As Black women who endure this kind of “covert” abuse day in and day out, it is exhausting trying to navigate in a world that constantly gaslights our reality and makes us responsible for the poor treatment we’re given. We’ve been told that it’s our fault for not picking better, or that we should’ve waited until we got a ring before having a baby, or that we should have left sooner. In one way or another, all roads lead to “We should have known better.” But as history has shown, there’s no amount of preparation that promises you won’t encounter this kind of insidious abuse.

Manipulation, gaslighting, and cheating are common occurrences with intimate partner violence and fall into the category of emotional and psychological abuse, but sadly, they often aren’t met with the same seriousness and shame as physical abuse. For far too long, men who partake in these hurtful behaviors may not realize the damaging effects of their actions. We can’t heal or self-love our way out of it. We need some of our men to do better to reverse the damage.

Studies show that intimate partner violence can take many forms aside from physical abuse. According to the National Health Institute — Emotional abuse is often a precursor to physical abuse and can include verbal assault, dominance, control, isolation, ridicule, or the use of intimate knowledge for degradation. It targets the emotional and psychological well-being of the victim and makes them feel devalued and unworthy. In a world where patriarchy and racism are constantly at work to stifle the progress of Black women, we can’t continue to skate around the conversation of what abuse really looks like in our lives. We have a right to call it out, and the men who dish it out are responsible for correcting it.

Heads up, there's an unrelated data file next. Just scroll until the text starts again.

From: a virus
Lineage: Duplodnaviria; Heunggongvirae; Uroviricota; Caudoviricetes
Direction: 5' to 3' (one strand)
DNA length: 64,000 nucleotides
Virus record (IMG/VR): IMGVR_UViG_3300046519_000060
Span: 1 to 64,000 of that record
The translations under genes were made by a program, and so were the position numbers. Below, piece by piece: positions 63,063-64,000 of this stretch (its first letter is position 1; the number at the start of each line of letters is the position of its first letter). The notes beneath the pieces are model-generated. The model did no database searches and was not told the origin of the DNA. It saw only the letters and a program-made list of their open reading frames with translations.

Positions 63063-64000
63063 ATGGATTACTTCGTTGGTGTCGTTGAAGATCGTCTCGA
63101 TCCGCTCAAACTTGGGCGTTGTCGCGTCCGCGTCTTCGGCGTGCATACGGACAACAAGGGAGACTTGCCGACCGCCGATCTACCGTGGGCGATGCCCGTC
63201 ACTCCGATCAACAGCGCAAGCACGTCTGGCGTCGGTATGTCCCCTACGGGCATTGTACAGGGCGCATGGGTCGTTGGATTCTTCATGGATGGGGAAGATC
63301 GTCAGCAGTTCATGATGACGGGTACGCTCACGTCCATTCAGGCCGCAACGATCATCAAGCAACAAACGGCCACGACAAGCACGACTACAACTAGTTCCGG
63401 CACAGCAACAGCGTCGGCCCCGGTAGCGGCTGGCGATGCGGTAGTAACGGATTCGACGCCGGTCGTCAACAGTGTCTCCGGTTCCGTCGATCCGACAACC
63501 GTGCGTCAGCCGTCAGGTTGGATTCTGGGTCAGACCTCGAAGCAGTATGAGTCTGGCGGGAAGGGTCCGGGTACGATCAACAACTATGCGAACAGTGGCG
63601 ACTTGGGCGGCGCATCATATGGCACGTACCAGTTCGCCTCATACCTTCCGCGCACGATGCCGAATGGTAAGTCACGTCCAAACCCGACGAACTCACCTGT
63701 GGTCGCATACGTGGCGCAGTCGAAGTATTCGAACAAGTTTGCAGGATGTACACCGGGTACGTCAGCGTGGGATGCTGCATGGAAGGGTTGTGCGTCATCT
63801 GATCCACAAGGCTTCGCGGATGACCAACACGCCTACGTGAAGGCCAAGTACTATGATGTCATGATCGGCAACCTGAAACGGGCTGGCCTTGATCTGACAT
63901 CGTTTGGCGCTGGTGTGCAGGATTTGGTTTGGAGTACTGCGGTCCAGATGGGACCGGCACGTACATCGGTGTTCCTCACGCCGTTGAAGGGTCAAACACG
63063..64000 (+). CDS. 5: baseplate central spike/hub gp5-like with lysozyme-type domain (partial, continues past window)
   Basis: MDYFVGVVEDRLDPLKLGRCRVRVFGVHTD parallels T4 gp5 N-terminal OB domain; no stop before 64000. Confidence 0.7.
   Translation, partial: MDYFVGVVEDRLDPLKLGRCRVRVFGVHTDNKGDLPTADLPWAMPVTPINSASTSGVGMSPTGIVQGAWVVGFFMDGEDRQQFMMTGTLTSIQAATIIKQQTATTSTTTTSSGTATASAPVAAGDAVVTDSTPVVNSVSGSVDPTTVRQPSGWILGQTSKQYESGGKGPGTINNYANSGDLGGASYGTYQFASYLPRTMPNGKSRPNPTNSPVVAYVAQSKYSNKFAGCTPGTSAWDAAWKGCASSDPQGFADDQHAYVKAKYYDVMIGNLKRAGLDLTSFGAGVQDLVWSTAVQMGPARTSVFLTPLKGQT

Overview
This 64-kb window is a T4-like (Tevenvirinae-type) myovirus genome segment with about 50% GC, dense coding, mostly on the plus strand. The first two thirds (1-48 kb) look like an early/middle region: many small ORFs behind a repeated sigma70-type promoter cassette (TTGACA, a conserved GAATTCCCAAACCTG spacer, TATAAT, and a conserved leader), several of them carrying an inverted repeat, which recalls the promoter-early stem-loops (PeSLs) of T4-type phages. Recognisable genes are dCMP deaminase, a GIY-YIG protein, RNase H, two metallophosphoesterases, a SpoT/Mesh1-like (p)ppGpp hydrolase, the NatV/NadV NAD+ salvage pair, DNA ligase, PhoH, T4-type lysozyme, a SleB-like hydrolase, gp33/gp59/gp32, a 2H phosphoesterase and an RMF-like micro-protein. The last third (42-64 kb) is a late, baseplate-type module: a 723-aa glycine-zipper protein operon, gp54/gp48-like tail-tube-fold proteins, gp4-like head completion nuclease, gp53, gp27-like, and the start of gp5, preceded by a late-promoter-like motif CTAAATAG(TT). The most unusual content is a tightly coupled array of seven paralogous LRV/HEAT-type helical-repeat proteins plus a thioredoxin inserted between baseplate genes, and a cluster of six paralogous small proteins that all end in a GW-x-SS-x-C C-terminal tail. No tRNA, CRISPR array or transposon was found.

When addressing the Diddy case on The View, Charlamagne brought up a compelling point. “We shouldn’t focus on the individual [Diddy]. We should focus on the issue,” he stated. “The issue is domestic violence and men not doing the proper work on themselves. They’re dealing with a lot of pain, hurt, and unhealed trauma and they’re projecting it on other people.” He goes on to say that patriarchy is also to blame “because you have a system where men feel superior to women,” which further compounds the issues. Though Charlamagne himself has long been advocating for Black men to seek therapy, research shows that Black men who experience feelings of anxiety or depression are about half as likely to seek counseling as their white peers.

While we are holding Diddy’s feet to the fire, and rightfully so, this is also the perfect opportunity for men to examine how they’ve actively or passively been complicit in the abuse and mistreatment of women in their lives. Black women are yearning for a reality in which our emotions and care are safe in the hands of all our men. One where the good guys actually hold other men accountable. One where we believe women without video proof. There is always room for improvement.